Kingston Gleaner, February 21, 2008

Kingston Gleaner

February 21, 2008

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Issue date: Thursday, February 21, 2008

Pages available: 119 - Used by the World's Finest Libraries and Institutions
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Publication name: Kingston Gleaner

Location: Kingston, Kingston

Pages available: 1,583,478

Years available: 1834 - 2016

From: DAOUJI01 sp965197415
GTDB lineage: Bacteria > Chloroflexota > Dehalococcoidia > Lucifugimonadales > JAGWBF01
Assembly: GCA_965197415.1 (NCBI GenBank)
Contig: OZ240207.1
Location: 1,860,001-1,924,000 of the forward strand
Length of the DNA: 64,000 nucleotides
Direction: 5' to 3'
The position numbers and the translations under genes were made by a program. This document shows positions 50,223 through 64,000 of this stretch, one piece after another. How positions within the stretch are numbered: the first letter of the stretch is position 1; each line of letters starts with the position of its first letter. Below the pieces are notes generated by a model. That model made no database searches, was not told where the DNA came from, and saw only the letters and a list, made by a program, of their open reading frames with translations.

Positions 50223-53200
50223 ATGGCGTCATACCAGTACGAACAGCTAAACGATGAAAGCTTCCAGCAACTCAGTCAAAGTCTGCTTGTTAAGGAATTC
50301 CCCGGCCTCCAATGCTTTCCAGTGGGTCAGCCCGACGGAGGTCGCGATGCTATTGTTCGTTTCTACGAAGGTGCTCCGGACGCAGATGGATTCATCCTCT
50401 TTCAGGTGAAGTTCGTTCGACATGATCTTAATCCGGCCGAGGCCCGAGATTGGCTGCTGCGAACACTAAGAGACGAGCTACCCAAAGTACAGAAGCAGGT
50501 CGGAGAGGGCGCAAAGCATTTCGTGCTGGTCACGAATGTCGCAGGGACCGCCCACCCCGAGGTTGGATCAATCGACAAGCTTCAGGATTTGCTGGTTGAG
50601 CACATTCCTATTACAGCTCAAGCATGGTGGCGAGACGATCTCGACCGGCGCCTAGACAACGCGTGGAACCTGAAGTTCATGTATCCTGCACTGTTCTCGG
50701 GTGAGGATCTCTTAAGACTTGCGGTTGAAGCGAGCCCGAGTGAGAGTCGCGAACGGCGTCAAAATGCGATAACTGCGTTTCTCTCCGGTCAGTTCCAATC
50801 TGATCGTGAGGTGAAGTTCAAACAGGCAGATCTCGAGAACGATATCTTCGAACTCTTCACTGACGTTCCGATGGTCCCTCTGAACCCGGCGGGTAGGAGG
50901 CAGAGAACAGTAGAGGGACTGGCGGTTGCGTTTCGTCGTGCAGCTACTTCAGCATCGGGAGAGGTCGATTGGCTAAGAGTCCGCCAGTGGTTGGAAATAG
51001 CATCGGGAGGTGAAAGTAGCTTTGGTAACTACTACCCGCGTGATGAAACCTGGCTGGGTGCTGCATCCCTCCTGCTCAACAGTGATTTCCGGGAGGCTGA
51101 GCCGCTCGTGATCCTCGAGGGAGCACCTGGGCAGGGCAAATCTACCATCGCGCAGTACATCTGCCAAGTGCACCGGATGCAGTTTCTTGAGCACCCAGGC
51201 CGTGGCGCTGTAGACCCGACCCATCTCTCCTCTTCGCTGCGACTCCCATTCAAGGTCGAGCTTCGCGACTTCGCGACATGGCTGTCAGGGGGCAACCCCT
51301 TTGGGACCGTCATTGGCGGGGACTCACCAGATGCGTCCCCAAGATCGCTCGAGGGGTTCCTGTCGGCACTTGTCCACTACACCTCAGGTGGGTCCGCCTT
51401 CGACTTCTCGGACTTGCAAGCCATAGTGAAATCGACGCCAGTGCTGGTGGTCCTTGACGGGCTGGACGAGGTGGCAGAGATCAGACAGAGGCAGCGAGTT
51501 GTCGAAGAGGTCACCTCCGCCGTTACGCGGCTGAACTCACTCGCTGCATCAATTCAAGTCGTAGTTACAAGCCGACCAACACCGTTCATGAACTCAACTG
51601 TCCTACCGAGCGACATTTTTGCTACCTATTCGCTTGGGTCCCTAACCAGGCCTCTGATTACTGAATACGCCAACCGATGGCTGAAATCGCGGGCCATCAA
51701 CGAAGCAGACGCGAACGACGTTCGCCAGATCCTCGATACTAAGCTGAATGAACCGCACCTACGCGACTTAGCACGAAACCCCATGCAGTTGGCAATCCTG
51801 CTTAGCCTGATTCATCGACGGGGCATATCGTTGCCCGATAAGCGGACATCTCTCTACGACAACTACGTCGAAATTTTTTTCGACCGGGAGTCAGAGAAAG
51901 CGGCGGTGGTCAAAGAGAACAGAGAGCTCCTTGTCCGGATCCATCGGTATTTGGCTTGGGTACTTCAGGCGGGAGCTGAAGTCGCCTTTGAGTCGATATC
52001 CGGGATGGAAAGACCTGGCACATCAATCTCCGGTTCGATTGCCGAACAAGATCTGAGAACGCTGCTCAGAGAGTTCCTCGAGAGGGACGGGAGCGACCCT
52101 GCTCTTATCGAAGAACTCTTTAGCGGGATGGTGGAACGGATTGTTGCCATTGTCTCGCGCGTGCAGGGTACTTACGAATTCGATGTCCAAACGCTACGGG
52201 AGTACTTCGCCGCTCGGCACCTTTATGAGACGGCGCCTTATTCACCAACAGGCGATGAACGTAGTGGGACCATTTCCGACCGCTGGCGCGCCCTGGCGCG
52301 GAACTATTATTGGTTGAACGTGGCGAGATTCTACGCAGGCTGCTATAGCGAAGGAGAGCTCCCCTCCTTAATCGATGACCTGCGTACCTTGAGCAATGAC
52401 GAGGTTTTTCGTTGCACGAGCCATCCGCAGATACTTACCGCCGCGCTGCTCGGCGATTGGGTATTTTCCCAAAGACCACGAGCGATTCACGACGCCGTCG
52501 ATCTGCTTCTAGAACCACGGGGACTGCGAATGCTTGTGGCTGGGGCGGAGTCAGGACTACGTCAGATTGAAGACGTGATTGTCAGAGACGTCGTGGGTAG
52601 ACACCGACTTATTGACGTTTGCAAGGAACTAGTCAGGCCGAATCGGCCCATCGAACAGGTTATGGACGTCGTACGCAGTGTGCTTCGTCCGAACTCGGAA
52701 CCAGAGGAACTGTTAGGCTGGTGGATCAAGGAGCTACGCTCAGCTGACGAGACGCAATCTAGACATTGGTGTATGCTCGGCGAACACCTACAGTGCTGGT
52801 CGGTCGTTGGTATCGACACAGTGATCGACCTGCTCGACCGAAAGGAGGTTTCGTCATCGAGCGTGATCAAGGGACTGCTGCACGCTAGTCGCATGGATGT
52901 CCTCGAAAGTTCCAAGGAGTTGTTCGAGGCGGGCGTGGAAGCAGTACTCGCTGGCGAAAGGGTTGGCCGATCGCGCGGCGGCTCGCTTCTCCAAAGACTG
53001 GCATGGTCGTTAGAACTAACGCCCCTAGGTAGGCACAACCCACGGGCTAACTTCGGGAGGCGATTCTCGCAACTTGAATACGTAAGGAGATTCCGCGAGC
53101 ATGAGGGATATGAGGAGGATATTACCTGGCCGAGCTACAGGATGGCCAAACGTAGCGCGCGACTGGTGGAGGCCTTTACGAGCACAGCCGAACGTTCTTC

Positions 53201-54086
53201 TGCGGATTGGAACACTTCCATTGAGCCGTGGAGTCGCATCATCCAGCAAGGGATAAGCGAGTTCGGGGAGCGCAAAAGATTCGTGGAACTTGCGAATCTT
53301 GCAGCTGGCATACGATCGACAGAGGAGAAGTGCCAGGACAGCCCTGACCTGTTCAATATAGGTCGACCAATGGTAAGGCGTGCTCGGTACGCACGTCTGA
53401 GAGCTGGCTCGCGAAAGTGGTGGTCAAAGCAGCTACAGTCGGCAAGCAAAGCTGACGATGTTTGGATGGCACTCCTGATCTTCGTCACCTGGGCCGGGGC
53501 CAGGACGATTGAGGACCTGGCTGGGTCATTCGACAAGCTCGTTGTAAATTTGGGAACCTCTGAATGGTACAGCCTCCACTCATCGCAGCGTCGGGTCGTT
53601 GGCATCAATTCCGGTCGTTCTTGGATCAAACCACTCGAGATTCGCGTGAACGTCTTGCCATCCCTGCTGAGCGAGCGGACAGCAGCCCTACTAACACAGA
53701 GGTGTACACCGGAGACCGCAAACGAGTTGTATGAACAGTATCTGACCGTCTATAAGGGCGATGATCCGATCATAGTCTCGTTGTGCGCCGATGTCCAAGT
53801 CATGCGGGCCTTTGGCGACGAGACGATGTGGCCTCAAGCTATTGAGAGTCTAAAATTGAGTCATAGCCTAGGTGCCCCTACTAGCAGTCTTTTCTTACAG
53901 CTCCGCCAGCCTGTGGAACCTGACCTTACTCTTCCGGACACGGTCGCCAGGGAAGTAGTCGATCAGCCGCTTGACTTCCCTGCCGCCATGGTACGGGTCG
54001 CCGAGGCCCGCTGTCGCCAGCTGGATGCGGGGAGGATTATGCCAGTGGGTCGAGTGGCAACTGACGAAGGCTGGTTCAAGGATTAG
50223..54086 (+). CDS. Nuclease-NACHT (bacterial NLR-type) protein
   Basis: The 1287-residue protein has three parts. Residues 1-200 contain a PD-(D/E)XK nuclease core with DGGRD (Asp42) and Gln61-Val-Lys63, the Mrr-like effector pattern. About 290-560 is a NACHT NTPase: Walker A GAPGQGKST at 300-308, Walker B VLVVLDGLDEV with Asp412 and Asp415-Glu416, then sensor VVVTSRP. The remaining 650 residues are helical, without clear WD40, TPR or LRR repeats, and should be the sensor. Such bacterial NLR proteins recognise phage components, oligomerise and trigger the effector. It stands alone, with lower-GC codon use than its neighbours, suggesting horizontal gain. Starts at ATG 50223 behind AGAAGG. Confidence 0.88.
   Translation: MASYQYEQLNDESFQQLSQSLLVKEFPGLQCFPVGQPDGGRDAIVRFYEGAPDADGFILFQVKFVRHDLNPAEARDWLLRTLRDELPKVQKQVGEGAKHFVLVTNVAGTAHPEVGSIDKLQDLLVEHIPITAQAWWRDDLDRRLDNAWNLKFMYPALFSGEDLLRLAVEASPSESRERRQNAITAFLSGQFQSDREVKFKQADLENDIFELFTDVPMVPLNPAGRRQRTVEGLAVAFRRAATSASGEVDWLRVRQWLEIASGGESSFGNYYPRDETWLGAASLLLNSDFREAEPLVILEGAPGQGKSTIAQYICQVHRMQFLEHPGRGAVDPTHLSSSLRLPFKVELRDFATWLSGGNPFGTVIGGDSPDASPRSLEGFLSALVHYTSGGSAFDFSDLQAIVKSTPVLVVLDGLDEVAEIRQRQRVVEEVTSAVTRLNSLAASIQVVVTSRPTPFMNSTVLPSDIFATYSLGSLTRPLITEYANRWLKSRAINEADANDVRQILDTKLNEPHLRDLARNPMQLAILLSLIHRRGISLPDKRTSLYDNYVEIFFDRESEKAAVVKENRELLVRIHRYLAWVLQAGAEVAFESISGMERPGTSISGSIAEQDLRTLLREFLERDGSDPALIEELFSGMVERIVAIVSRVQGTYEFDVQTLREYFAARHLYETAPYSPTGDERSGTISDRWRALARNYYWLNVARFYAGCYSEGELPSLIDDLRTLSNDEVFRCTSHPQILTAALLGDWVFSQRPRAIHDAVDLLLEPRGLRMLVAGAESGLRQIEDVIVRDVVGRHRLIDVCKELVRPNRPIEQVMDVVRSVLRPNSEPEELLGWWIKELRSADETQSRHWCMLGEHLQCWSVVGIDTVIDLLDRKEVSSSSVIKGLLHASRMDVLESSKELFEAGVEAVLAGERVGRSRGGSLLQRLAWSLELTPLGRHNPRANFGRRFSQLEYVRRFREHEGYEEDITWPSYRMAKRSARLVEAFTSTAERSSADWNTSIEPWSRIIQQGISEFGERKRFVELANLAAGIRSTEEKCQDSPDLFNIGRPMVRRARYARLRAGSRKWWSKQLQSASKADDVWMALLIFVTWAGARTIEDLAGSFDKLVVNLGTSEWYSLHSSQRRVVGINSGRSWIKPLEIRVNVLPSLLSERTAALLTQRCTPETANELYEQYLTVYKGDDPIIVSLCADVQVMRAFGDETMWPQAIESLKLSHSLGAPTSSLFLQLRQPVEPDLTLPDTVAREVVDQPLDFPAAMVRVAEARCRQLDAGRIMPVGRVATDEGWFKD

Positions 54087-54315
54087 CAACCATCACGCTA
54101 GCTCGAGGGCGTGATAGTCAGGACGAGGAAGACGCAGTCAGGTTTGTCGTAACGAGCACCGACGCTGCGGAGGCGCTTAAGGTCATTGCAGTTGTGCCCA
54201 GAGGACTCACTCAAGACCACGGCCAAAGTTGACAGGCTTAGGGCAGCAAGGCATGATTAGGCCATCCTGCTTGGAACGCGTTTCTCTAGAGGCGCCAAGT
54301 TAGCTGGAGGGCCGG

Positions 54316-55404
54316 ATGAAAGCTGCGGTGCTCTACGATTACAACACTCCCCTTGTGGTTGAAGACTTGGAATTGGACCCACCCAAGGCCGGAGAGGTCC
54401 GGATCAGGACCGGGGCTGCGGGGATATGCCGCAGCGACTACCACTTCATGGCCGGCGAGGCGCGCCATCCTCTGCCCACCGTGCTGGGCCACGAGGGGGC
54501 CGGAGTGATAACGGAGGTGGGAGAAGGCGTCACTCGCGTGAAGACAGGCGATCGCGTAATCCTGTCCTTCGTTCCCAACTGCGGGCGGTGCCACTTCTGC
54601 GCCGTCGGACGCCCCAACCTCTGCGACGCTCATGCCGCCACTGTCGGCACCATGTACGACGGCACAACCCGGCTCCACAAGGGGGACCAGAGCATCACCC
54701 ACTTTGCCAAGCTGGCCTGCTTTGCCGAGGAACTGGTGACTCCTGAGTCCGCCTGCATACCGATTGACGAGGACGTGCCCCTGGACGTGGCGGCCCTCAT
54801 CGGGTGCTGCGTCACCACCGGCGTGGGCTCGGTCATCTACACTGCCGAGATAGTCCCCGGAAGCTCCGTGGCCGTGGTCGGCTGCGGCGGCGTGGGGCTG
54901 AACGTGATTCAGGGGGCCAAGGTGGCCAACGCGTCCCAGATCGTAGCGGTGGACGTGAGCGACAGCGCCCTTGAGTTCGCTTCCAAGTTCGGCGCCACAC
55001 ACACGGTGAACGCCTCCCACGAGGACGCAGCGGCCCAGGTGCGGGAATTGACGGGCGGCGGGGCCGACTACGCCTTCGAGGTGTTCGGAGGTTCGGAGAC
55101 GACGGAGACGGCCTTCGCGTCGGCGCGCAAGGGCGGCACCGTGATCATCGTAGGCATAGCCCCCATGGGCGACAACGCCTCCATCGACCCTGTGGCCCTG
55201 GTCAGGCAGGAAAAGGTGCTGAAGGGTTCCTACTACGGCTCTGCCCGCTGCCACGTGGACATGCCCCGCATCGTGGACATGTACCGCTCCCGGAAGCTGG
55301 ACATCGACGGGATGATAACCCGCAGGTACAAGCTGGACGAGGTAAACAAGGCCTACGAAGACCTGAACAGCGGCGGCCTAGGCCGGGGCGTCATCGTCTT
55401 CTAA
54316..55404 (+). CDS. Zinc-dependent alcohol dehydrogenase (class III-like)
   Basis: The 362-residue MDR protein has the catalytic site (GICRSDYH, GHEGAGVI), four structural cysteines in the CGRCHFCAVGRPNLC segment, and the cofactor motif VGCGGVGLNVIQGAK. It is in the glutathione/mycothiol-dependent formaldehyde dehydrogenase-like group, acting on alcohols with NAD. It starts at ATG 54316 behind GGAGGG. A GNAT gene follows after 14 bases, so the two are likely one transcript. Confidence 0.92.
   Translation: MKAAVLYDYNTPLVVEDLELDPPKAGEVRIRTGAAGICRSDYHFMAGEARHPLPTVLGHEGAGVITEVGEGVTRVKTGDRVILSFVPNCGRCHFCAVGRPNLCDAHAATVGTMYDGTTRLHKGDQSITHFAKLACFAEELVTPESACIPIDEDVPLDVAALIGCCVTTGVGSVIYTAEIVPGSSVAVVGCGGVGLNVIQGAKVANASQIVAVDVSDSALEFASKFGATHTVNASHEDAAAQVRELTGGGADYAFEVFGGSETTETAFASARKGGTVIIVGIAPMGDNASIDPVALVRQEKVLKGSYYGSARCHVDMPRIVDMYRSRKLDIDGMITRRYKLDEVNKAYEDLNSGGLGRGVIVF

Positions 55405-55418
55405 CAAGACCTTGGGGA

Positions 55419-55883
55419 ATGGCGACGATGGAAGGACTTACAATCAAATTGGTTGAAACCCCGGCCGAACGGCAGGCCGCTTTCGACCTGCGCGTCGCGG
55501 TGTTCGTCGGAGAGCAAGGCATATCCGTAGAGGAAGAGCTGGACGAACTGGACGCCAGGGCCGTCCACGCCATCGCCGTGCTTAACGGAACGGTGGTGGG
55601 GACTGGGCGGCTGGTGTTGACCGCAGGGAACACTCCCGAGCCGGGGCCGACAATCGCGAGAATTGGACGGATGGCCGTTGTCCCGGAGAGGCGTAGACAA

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Kingston Gleaner (Newspaper) - February 21, 2008, Kingston, Kingston A3: SERGEANT SURRENDERS Bl: BOYS’ TOWN BACK ON TRACKwww.jamalca-gleaner.coni VOLUME 174 NO. 45 THURSDAY, FEBRUARY 21, 2008 KINGSTON, JAMAICA 52 PAGES    includinggct$25Gov’t says no tolerance for weapons in schoolsCops to quiz Rodney Chin RODNEY CHIN, the director in Universal Management Development Company Limited (UMD), which executed the distribution of energy-saving Cuban light bulbs here, is to be questioned by the Fraud Squad next week. Valrie Neita Robertson, attorney-at-law representing Chin, told The Gleaner yesterday that she has agreed for the police to quiz her client. Meanwhile, it was not clear whether police would seek to interview Kern Spencer, the former junior government minister who had responsibility for the light bulb project. Deborah Martin, Spencer’s attorney, said she was not aware of any arrangements to speak with her client. Deputy Superintendent of Police Fitz Bailey, former head of the Fraud Squad, who is investigating, told The Gleaner that the investigations are ongoing. The light bulb saga unfolded in November 2(X)7 when Energy Minister Clive Mullings told the House of Representatives that there were serious concerns about the way four million free Cuban bulbs were distributed. It was revealed that Chin’s UMD underttxik the distribution of the bulbs. Another of Chin’s companies, Caribbean Communications and Media Network, was responsible for communication in the energy-saving project, which cost over $276 million. Flow, ESL at standstill THE BROADCASTING Commission has acquired court injunctions against telecommunications Firm Flow and cable operators Entertainment Systems Ltd (ESL). The injunctions come just days after cable subscribers of ESL raised concern over Flow’s recent acquisition of the assets of the Kingston and St Andrew-based company. Customers complained that they were not informed of the sale until after it was finalised. Cordel'Green, executive director of the regulatory body, said the commission was just as surprised by the transaction, as Flow had neglected to inform them of negotiations with the directors of ESL.NO BUSINESS The injunction against Flow, which t(X)k effect at 2:15 p.m. yesterday, bars the fast-growing multimilhon-dollar firm from acquiring the assets or ownership of any other cable television distributor without the commission’s approval. GREEN Flow has also been barred from making any changes to the contractual arrangement previously made between ESL and its customers, including adjustment of fees and payment schedules. The second order, which is against ESL, stipulates that the cable operator is prohibited from making any further steps in the sale or transfer of its assets to Flow until the court has reached a decision. The stop order, according to Nicola Brown of the Attorney General’s chambers, is in effect for 14 days. After this time, the court will hold a hearing to decide whether the order will be extended. Green said the main issue at stake was the interpretation of an aspect of the regulation which states that a licensee is required to gain the approval of the commission before a transfer of ownership can occur.BREACH OF BROADCAST ACT He said that, since August 27 last year, Flow was informed that it was in breach of Regulation 28 of the Broadcasting Act, as it had gone ahead and acquired the assets of some four cable operators without the commission’s approval.. “The commission was basically reading in the newspapers, like everybody else, that the arrangements for cable companies were changed overnight,” Green said. Green said that, despite its insistence to Flow that it was in violation of the regulation as it relates to its last four acquisitions, the company went ahead with its most recent deal. “This has now resulted in an appeal to the court for a fuiher pronouncement on the matter,” he said. Jean McPherson, director of marketing at Flow, yesterday told The Gleaner that the company had in fact been served with the stop order. “We are reviewing that injunction and we will respond to the Broadcasting Commission promptly,” she said. Stephen Chung, former director of ESL, told The (>leaner last night that he was not yet able to say anything about the injunction. SOMETHING EXTRA A5 ENTERTAINMENT DI EDITORIAL A6 MOVIES DI OPINION A7 MOTOR CAR FEATURE Cl ROVING WITH LALAH A9 COMICS C2 SPORTS Bl * HOROSCOPE C3 CLASSIFIEDS B5 STOCKS D6 MEMORIAM 87 EYES ON SCIENCE D7 FRIENDS ON FRIENDS Cricket ambassador Courtney Walsh is featured in Outlook’s 'Friends on Friends' this Sunday. His best friend said ... You’ll have to check us on Sunday to find out! item rptmMnj Ntrist 55 Orange Street Tel: 922-7929 89 C. Spring Rd. Tel: 905-0097 Arthur Hall and Shelly-Ann Thompson Gleaner Writers REACTING TO recent incidents of schtx)l violence, the education ministry has instructed that students caught carrying knives, or any other weapons, must be immediately turned in to the police to face charges under the Offensive Weapons Act. The education ministry is looking to the police for help in its new drive to get tough on students who carry weapons to schools. Adults who invade school compounds will also find themselves in trouble with the law, as the education ministry implements minimum guidelines to cut down on violent incidents. Education Minister Andrew Holness said yesterday, during a post-Cabinet press briefing at Jamaica House, that students are too often merely given a slap on the wrist when they are found with offensive weapons seized by sch<x>l authorities. He said he now wants all such incidents reported to the police and the students charged under the Offensive Weapons Act. The minister was speaking the WHAT’S YOUR VIEW? LET US HEAR FROM YOU Fax: 922-6223 or email [email protected] same day reports surfaced that a viceprincipal was assaulted by two girls at Christiana High School in Manchester (see THE STAR for further details). Holness also said a student from a prominent high schcxtl in the Corporate Area was spotted yesterday with a firearm by police at the Half-Way Tree Transport Centre. However, when accosted, the boy escaped. WIDESPREAD PROBLEM Pointing to a recent search of a school in Portmore, St Catherine, the education minister said several knives, ice picks and other offensive weapons were found. “This is just one school, this is just a random snap search. It is a widespread problem,” Holness lamented. The National Parent-Teacher Association of Jamaica (NPTAJ) and the Jamaica Teachers’ Association (JTA) have backed the decision taken by the ministry. NPTAJ President Sylvester Anderson said violence in schools must be stamped out. “Our opinion is that a child ought PLEASE SEE TURN, A3 Don't miss out on RAYTON'SLOWEST, PRICES EVER ON      ^^ ia=l=l=M=l: Bantu Stain/oss Stool Fun 3-Door for 2 weeks only rn (Hi tllKtllll -St viral slits Vistas kl SMI Quality & Style at -#> ;